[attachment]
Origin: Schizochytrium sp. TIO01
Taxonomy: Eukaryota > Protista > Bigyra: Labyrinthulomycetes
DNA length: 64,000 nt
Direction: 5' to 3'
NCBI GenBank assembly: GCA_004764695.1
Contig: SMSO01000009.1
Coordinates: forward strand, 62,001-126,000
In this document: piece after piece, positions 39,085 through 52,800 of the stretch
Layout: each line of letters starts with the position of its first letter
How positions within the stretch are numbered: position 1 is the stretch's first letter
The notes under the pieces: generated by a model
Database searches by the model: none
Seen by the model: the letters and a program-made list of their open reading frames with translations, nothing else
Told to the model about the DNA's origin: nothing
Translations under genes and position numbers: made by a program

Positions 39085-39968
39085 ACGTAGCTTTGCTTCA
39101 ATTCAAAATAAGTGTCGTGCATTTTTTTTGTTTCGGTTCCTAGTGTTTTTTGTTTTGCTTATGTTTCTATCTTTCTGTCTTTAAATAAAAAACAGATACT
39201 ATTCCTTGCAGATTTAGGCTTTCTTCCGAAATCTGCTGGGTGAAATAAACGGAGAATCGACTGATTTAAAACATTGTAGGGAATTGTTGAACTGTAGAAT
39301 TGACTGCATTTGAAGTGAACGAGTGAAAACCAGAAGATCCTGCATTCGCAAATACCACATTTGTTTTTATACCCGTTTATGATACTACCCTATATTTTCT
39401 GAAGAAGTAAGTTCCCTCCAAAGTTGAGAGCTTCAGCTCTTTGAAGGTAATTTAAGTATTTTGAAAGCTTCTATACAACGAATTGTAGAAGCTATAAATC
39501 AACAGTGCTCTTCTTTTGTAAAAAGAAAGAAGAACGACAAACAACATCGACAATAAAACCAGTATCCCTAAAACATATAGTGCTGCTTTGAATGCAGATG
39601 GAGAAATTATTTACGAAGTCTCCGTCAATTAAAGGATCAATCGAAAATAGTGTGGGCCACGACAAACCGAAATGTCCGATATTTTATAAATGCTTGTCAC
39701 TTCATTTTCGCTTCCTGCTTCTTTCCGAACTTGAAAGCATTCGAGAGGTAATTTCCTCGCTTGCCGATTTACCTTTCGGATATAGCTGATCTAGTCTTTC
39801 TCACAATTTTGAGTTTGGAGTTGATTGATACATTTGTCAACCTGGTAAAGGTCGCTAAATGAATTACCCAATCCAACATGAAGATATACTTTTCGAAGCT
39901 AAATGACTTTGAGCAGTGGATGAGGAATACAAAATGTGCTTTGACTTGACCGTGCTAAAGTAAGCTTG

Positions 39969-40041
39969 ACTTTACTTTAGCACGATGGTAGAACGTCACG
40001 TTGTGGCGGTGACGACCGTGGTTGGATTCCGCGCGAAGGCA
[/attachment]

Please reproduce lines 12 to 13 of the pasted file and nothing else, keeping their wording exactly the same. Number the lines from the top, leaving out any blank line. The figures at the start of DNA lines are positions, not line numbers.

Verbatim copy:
Database searches by the model: none
Seen by the model: the letters and a program-made list of their open reading frames with translations, nothing else